Introduction from Dr Markus Reuber, editor-in-chief of Seizure
Seizure 11/1 has published a Letter to the Editor – The Written Declaration on Epilepsy: An important achievement for Europe and beyond.
At present, the European Union attracts a stream of negative publicity, often relating to ‘red tape’ or the poor state of its members’ finances. This means that the good and useful work of EU institutions – such as the protection of human and consumer rights, the freedom of movement, or support for medical research – are easily overlooked.
The Written Declaration on Epilepsy is a good thing which has come ‘from Europe’. That is, it can be a good thing if people with epilepsy, their families, carers and doctors as well as people interested in epilepsy research and healthcare policies, education and the provision of public services make it so.
Europeans have to use it to persuade their governments, healthcare, education and public service providers and research funding bodies to work harder to reduce discrimination and stigma related to epilepsy as well as the social, medical and personal burden related to the disorder.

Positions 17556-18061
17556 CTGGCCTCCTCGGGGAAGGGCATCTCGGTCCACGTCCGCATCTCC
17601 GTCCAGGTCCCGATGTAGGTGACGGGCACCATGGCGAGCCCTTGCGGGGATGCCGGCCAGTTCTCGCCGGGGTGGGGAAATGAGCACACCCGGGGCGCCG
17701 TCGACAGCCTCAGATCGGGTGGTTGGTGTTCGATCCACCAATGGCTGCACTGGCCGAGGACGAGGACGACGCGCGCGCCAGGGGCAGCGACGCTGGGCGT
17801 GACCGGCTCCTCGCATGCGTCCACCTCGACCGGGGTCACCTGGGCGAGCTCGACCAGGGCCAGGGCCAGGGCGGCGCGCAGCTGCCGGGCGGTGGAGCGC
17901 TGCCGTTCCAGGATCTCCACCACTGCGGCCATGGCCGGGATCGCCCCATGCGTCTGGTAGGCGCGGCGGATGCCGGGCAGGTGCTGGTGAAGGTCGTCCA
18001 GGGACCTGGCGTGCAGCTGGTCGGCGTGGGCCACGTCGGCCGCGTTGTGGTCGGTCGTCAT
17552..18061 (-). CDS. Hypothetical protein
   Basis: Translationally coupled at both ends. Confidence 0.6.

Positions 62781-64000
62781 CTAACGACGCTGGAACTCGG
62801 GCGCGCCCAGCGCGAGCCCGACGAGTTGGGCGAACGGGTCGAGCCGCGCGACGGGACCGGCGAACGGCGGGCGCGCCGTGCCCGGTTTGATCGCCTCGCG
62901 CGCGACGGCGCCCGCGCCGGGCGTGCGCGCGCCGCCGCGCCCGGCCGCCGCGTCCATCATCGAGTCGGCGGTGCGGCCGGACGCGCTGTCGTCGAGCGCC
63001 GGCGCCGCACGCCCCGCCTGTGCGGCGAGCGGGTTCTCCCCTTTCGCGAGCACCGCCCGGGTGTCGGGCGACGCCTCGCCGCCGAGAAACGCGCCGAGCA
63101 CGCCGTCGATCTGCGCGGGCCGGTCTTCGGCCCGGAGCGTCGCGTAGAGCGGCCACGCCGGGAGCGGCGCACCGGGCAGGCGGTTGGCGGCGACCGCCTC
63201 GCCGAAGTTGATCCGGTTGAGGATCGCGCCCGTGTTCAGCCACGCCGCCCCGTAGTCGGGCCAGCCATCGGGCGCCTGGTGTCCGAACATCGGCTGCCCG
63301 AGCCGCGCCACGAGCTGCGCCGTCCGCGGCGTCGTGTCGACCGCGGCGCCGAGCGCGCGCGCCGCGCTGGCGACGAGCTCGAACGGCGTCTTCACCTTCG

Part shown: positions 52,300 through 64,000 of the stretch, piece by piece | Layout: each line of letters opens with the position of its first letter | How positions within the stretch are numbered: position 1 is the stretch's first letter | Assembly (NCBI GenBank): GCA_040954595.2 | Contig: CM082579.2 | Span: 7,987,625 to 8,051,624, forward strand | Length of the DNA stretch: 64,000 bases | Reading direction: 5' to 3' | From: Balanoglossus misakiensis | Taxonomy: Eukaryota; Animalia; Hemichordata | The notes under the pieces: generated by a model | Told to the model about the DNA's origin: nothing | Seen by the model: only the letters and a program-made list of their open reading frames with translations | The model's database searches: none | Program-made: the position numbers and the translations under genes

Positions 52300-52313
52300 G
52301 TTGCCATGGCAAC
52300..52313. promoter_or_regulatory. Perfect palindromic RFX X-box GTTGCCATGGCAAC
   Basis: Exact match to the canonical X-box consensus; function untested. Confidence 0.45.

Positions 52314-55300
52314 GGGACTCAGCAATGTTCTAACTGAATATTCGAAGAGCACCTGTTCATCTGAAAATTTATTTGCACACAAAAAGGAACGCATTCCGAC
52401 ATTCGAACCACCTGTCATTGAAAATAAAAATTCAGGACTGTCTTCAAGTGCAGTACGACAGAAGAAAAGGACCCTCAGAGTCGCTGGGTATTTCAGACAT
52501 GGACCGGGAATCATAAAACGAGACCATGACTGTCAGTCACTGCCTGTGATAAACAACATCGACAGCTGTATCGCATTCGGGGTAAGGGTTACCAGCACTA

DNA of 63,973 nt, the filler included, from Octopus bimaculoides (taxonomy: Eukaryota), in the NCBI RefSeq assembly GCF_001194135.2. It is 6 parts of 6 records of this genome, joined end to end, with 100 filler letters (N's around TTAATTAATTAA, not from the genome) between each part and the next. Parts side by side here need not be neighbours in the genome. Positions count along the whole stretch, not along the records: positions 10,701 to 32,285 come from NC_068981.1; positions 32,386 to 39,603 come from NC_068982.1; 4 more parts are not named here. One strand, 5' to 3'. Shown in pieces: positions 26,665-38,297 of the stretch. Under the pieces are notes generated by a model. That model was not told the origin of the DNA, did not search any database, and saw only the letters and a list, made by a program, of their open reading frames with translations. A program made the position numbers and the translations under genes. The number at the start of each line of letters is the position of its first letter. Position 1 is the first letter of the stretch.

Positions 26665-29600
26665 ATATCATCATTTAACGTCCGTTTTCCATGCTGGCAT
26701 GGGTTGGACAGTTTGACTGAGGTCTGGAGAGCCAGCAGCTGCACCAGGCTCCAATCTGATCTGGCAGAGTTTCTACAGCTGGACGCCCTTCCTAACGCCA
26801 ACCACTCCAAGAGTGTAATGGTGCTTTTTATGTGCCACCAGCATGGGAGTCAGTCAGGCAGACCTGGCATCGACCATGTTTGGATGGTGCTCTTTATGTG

Professor John Duncan, Professor of Neurology at the Institute of Neurology of University College London writes:
“Epilepsy has a low profile in health care: poorly understood, underfunded and stigmatizing. Yet, it is the most common serious disorder of the brain and affects over five million Europeans.
“The decent European Declaration on epilepsy is a crucial step forward with recognition of the complexities and needs of those with the condition. It is essential that the Declaration is not just symbolic, but is followed through by action and implementation of improved health and social care by member states.
“Further, epilepsy research is underfunded throughout Europe and an increased prominence of epilepsy related topics in the EU FP7 Program for Health research in 2013 would be of major importance and a great opportunity to improve the situation.”